Extreme Makeover

Makeshift / Temporary classrooms have been erected at the west end of campus to replace Dunlap Hall. / Liz Monroy / el Don
Makeshift / Temporary classrooms have been erected at the west end of campus to replace Dunlap Hall. / David Styffe / el Don

By Katie Porter

[dropcap]A[/dropcap]s the semester gets underway this fall, it’s hard not to notice the fenced off areas around Santa Ana College. The 99-year-old campus is undergoing some serious upgrades.

The construction is part of plans established by Measure E and Measure Q bonds, with the various projects will be taking place around campus for the next few years. Multiple buildings will be upgraded or added, and underground and exterior work is also planned, according to Vice President of Administrative Services Michael Collins.

Temporary portable classrooms at the west edge of campus, dubbed “The Village” will house displaced classes from Dunlap Hall.

The building is currently closed while new elevators are installed.

Starting in December, the quad’s concrete will be replaced with bricks.

“It’s going to be green-looking and its going to have good traffic flow. These are all designed to have easiest path of travel,” Facilities Manager Mark Wheeler said.

Designs for the central mall include new park-like landscaping, seating with power outlets and art sculptures. The project also includes updates to the fountain and amphitheater, and is targeted for completion in 2018.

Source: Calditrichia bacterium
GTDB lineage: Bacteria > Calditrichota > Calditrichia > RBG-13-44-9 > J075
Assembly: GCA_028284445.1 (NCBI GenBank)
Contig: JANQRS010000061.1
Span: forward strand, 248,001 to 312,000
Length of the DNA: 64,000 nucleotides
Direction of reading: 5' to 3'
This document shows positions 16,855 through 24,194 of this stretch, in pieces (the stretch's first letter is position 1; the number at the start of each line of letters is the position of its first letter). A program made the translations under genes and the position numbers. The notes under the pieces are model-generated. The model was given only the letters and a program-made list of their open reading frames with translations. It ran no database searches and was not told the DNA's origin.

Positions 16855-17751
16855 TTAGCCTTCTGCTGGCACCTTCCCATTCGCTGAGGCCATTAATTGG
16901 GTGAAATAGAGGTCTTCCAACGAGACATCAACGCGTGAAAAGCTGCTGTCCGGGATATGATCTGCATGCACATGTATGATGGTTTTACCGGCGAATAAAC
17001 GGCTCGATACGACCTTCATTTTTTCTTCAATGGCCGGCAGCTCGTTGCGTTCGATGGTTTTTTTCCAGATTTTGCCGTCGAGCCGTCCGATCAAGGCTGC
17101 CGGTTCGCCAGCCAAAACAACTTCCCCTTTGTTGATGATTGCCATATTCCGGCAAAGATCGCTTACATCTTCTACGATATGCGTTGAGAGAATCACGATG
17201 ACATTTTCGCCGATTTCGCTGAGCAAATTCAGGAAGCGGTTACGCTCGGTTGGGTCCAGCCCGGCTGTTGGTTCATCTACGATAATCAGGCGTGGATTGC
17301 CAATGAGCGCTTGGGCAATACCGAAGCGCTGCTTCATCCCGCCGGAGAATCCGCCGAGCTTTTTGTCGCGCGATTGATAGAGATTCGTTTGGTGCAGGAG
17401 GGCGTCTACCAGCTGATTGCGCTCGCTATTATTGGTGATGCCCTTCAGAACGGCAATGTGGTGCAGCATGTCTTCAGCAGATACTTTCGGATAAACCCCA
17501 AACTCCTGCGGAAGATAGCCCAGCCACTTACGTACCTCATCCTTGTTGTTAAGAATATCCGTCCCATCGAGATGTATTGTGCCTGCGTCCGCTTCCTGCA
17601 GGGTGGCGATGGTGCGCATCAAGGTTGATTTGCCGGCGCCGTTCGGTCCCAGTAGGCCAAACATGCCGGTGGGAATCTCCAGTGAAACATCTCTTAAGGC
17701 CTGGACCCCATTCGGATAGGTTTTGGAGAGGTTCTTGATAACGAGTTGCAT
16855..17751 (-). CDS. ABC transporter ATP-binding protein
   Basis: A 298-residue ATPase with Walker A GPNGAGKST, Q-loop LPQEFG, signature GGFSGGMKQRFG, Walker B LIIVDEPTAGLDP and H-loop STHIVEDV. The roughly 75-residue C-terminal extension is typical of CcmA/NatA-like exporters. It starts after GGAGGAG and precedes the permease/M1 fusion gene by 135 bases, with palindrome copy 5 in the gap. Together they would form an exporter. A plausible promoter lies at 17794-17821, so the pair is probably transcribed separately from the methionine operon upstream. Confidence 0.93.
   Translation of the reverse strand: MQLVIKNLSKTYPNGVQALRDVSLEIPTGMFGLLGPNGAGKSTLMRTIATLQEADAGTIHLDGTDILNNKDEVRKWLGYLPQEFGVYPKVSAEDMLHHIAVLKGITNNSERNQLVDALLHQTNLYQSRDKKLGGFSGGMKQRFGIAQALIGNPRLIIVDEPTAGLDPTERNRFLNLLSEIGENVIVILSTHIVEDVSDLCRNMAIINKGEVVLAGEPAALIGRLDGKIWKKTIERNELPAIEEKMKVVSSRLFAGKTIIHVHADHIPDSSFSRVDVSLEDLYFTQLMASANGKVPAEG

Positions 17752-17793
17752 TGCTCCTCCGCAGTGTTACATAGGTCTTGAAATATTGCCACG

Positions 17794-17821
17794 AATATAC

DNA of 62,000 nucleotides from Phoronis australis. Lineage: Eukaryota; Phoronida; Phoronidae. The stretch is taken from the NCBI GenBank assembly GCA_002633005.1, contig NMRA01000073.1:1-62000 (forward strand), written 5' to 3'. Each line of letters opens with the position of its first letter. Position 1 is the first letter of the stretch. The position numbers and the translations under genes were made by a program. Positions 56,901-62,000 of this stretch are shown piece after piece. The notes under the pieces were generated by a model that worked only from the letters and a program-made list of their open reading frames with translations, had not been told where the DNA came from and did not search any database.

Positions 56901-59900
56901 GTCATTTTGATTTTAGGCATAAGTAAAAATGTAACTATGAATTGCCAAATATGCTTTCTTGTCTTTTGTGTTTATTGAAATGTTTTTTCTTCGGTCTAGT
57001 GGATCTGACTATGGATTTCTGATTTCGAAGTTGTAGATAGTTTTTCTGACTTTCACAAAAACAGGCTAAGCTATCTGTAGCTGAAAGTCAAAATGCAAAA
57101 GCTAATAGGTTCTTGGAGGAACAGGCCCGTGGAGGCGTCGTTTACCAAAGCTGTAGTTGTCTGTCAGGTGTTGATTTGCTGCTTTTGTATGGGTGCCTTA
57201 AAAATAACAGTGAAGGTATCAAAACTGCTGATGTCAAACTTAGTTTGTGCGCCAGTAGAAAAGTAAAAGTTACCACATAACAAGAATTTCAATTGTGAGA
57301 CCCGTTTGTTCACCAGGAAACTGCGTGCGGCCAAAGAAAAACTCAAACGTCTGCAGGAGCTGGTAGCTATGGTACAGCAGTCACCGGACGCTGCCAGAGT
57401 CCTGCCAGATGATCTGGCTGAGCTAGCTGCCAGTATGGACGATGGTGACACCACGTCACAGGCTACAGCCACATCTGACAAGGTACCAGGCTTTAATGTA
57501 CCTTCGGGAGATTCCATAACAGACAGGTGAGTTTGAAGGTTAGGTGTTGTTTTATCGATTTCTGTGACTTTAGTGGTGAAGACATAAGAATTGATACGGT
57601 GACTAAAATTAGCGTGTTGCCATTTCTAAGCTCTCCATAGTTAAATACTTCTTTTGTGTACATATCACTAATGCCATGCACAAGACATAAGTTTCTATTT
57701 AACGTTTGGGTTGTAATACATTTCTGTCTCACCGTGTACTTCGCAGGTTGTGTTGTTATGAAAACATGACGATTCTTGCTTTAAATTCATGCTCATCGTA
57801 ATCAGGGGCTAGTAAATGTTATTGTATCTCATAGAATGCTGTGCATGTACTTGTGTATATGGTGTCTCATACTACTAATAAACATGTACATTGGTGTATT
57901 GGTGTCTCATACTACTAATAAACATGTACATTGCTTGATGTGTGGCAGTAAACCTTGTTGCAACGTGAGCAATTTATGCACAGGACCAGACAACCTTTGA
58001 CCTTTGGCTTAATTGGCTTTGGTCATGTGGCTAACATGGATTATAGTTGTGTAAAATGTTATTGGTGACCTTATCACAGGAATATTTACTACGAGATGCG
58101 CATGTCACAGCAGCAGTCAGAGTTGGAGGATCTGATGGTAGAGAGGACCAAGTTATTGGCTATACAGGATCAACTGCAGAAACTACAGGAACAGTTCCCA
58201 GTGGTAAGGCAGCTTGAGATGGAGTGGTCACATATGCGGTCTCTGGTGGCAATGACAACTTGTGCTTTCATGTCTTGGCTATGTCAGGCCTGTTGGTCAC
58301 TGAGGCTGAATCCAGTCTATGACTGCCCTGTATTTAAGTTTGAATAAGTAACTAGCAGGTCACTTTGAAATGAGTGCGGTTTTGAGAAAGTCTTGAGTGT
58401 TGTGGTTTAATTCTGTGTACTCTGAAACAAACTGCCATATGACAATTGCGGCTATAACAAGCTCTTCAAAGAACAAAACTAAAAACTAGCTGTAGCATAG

Other projects include a new STEM building and a complete tear down and reconstruction of the U building, which houses the bookstore and student center.

Construction during the semesters is unavoidable, district officials said.

“We don’t do more than we can handle.  We don’t want to stress the campus,” Collins said.


Renovations At A Glance
Dunlap: The four-story building is closed while new elevators and and guardrails are installed.
The Village: A 23-unit portable village on the west end of campus houses displaced classes.
Centennial: Projects are being pushed through as the college approaches its 100-year anniversary.
Taxed: Costs are covered by two voter-approved bond measures totaling more than $500 million.

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